This happens often. I do something on my servers and six months later I try to rebuild from scratch what I did and wish I wrote it down. This is one of those blog posts.
I reviewed my Apache error logs and noticed that WordPress was tossing fatal PHP errors. I was pretty sure it was a particular plugin but I had made so many changes to Apache and PHP5 and I thought it would be easier to remove and re-install Apache and PHP5. So I switched my blog to my backup VPS, updated DNS and took apart my server.
That turned out to be a little painful and more work looking up how to set it up.
Removing the packages was simple. I just ran rpm -qa | egrep “php5|apache” to get the list of packages and created a small shell script to removed them. But I had forgotten how I had setup the virtual servers for more than one website. I wanted to avoid using the old config because I was sure I had made mistakes.
I had setup the main server dixie.dembowski.net and that worked. My MRTG and Cricket scripts were displaying correctly. Getting additional virtual hosts turned out to be easy.
In /etc/apache2/vhosts.d directory is a file called vhost.template. I copied that file and called it blog.dembowski.net.conf. I edited that copy and change all the dummy-host.example.com to the fully qualified name of my server. In vi thats just :0,%s/dummy-hosts.example.com/blog.dembowski.net/g and all the dummy names were changed.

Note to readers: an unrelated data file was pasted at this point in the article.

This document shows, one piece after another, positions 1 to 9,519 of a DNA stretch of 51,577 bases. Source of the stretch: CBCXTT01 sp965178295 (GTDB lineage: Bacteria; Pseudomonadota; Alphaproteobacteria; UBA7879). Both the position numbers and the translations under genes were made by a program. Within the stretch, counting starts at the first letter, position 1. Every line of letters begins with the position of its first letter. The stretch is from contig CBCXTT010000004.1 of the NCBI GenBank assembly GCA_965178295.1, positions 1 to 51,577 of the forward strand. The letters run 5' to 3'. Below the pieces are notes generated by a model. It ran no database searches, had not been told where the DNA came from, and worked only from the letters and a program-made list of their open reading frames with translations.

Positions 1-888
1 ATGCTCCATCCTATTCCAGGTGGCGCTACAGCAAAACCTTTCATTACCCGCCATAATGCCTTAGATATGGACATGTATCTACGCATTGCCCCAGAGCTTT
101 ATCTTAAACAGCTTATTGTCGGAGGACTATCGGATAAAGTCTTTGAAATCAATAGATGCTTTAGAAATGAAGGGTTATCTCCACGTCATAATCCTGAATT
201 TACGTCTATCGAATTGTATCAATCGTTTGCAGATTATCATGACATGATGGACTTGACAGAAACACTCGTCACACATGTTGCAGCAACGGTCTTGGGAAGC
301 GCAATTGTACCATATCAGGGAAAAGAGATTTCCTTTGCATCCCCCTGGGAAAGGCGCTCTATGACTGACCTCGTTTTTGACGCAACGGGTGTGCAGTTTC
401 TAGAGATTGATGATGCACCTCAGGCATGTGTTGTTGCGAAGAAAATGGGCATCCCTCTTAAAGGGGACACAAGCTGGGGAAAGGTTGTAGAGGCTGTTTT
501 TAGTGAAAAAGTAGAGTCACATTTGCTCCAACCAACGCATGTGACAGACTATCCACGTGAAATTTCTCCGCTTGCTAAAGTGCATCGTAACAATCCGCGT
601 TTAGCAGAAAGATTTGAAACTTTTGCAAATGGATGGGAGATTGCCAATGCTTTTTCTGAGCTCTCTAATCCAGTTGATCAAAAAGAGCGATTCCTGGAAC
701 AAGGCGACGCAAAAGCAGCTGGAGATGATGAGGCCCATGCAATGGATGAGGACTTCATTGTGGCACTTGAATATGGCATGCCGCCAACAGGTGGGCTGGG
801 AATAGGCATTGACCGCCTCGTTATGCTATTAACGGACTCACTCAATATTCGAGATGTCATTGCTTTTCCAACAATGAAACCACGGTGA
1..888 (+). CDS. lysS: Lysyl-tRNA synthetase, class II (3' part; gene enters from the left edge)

I removed the cgi portion and added some additional Directory, AllowOverride, and Options statements. I set -Indexes and made other changes so that the rewrite rules for WordPress will work.
I saved that file in /etc/apache2/vhosts.d and that permited that my blog virtual server to work. But that caused my existing server dixie.dembowski.net to stop working. That was simple to fix. I created a file in /etc/apache2/vhosts.d called _dixie.dembowski.net.conf. The underscore character ensures that this file will be read first; the first virtual server becomes the default.
This file was very short and contained only these lines:
NameVirtualHost *:80 <virtualHost *:80> ServerName dixie.dembowski.net DocumentRoot /srv/www/htdocs </virtualHost>
This let the web server at /srv/www/htdocs work as if had before I made the virtuals.
I restart Apache and all is well. I did the same thing for my one SSL host in Apache. Unlike clear text http, the SSL based https can’t do multiple SSL sites on one IP address/TCP port. I could run one on 443 and another on a different port, but I don’t bother as I only need one SSL based site.
As long as a DNS entry exists to point that name to your IP address, you can have multiple web sites served from one IP address.
would it be easier to just put all your vhosts in one file?
November 19, 2008 — 5:16 pm
Jan Dembowski says:
You could do that, I just find it easier to have separate files for each virtual host.
I do the same thing for my Ubuntu servers in the sites-available directory.
November 19, 2008 — 9:04 pm